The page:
James Wright, Australia
The Australian and New Zealand Hip Fracture Registry (ANZHFR) is one of many hip fracture registries internationally. To date, national hip fracture registries are established, or in development, in 18 countries across Asia Pacific, Europe, Latin America and North America (Ref - Asia Pacific Fragility Fracture Alliance, 2021)
Hip fracture is recognised as the most serious and costly fall-related injury suffered by older people, the causes, and consequences of which are well-understood by emergency physicians. The ANZHFR is a clinical quality registry that collects data about the care of older people admitted to a hospital with a hip fracture in Australia and New Zealand with the explicit intent that the data is used to drive improvements in care. To date, it has collected data on more than 71,000 patients, as well as the processes and models of care in place in 118 public hospitals.
The Registry aligns its data collection and reporting to the Hip Fracture Care Clinical Care Standard. A Clinical Care Standard is a small number of quality statements describing the clinical care a patient should be offered. It addresses the priority areas for quality improvement and those known to improve patient and health care service outcomes. For hip fracture, this includes timely assessment and management, timely surgery if indicated, and the early initiation of a tailored care plan aimed at restoring movement and function and minimising the risk of another fracture.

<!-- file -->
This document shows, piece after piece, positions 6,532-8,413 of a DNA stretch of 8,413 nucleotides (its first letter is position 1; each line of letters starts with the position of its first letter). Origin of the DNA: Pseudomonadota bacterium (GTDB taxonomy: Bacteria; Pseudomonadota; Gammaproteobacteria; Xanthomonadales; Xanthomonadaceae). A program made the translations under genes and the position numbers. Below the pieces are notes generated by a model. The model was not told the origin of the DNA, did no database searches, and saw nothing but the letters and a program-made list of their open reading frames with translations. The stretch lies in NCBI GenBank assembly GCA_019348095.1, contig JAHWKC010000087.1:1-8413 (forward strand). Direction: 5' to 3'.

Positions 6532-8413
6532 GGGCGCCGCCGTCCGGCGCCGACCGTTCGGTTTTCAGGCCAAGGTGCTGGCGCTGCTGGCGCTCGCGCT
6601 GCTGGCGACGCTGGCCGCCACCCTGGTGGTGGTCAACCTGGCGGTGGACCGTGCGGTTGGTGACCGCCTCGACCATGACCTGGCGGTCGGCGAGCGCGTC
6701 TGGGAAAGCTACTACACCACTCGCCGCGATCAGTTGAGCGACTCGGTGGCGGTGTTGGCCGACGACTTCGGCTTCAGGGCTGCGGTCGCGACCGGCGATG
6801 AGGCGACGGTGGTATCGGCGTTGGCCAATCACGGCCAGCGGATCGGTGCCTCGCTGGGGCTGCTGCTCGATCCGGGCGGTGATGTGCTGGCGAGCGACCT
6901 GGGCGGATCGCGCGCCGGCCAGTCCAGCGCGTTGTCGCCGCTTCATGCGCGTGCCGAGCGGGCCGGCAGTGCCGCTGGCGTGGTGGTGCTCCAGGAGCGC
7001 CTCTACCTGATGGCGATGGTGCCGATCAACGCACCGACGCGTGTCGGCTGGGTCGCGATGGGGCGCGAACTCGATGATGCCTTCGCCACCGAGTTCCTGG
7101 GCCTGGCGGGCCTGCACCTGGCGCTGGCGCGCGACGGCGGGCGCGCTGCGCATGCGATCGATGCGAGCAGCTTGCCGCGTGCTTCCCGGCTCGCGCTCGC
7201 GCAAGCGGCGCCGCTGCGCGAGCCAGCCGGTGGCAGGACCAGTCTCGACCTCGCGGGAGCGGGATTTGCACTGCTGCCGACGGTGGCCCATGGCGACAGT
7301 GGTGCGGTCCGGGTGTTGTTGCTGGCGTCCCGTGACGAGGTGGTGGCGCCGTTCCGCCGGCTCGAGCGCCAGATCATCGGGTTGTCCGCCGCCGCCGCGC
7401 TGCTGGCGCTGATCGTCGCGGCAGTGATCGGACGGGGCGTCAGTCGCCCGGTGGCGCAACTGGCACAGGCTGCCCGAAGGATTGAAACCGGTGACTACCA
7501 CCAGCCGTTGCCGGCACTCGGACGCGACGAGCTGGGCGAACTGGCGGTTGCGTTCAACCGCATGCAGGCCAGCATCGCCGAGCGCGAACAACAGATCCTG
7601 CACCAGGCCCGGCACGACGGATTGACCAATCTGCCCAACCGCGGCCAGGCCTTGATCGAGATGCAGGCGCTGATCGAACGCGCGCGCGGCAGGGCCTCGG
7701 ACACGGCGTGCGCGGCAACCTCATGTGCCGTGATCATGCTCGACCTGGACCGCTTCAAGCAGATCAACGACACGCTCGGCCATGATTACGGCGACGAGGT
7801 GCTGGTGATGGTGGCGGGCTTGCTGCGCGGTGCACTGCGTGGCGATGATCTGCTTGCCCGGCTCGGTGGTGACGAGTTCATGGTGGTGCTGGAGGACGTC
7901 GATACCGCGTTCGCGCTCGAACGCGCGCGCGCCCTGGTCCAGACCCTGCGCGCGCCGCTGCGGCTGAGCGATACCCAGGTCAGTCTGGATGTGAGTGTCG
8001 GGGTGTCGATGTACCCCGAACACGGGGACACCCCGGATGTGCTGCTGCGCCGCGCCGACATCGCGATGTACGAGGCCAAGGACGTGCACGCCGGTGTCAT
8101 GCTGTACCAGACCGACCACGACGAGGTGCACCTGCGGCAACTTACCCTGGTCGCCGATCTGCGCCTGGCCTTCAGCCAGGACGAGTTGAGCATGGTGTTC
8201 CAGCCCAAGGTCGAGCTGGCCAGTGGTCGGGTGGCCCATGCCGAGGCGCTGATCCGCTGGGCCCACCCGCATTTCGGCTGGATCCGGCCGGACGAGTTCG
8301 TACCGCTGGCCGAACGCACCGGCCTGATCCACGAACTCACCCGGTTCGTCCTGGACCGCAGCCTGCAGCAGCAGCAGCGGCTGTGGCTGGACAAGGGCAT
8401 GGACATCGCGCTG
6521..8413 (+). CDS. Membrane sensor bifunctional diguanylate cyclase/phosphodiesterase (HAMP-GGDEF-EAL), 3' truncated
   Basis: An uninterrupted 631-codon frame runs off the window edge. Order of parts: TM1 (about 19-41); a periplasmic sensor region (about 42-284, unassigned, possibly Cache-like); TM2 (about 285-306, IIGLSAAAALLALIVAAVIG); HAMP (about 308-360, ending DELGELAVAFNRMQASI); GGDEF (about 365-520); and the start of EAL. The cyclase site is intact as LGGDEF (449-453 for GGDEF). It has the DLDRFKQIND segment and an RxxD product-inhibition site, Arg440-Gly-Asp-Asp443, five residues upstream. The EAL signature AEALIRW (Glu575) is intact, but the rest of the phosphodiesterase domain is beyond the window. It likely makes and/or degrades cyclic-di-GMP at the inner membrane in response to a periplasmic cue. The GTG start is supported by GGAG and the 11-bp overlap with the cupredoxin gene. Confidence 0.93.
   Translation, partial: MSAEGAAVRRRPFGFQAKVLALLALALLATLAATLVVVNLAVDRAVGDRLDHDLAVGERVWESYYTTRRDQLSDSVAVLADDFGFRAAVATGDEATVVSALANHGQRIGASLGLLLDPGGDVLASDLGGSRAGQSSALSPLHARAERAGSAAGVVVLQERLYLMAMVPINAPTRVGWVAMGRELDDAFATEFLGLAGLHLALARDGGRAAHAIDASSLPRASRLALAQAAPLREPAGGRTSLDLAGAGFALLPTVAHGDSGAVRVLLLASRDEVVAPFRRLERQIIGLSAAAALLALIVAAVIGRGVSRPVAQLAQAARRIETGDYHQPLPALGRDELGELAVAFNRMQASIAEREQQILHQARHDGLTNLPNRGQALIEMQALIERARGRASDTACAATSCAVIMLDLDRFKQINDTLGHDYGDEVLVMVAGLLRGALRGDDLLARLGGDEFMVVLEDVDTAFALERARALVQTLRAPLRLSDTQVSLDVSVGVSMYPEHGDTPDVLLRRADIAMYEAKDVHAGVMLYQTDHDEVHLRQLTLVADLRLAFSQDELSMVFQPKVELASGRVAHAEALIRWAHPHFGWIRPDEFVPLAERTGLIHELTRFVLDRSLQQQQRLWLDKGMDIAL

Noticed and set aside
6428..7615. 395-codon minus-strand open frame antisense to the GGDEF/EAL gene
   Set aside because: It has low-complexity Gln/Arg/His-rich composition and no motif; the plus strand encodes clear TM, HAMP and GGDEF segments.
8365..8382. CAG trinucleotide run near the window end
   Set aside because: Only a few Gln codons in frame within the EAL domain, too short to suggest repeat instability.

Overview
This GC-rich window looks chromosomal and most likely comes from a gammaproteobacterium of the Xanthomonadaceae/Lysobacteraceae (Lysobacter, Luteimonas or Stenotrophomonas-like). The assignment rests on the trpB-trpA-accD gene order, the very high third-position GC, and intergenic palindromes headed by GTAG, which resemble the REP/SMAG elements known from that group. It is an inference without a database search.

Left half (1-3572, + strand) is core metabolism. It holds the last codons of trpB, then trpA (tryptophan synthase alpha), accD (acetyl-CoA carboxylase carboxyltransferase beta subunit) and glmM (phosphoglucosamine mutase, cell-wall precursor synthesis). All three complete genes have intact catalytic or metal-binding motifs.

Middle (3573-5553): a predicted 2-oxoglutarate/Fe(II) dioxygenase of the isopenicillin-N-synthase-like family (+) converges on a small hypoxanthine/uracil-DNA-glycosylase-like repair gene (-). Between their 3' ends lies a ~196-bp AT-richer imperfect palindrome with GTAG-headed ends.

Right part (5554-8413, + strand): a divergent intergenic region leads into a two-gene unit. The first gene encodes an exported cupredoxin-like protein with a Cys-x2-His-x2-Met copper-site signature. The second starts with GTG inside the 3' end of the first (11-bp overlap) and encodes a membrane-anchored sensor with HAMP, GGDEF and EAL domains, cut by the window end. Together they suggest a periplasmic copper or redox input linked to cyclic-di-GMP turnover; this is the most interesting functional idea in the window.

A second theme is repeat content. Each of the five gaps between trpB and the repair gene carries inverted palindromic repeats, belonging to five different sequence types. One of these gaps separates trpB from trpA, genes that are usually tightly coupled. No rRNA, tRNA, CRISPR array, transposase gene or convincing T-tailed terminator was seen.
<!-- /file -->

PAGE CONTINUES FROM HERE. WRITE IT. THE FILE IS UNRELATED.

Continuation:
Each year the Registry team codesign the publication of the data that is publicly reported. The annual report supports sites to learn from each other and highlights exemplar care while encouraging teams to focus on areas where improvement is still needed.
Since the first annual report in 2016, the Registry has shown improvements in multiple care domains. Areas particularly pertinent to Emergency Departments include the assessment and management of pain and the assessment of cognition. The proportion of hospitals with a pathway or protocol for pain management has increased from 61% in 2014 to 84% in 2021. There have also been improvements in the use of nerve blocks, and there has been a year-on-year increase in the proportion of patients who had their cognition assessed with a validated tool before surgery.
This year, the Registry also has two exciting new pilot projects, collectively known as My Hip My Voice. The first is focusing on displaying data on hip fracture care and outcomes to consumers in a meaningful and easily understood format. The second is using an electronic system to collect patient-reported experience measures (PREM). Harnessing the older person’s voice is seen as key to improving care. Further information is available on the ANZHFR website, where there is a wealth of resources freely available.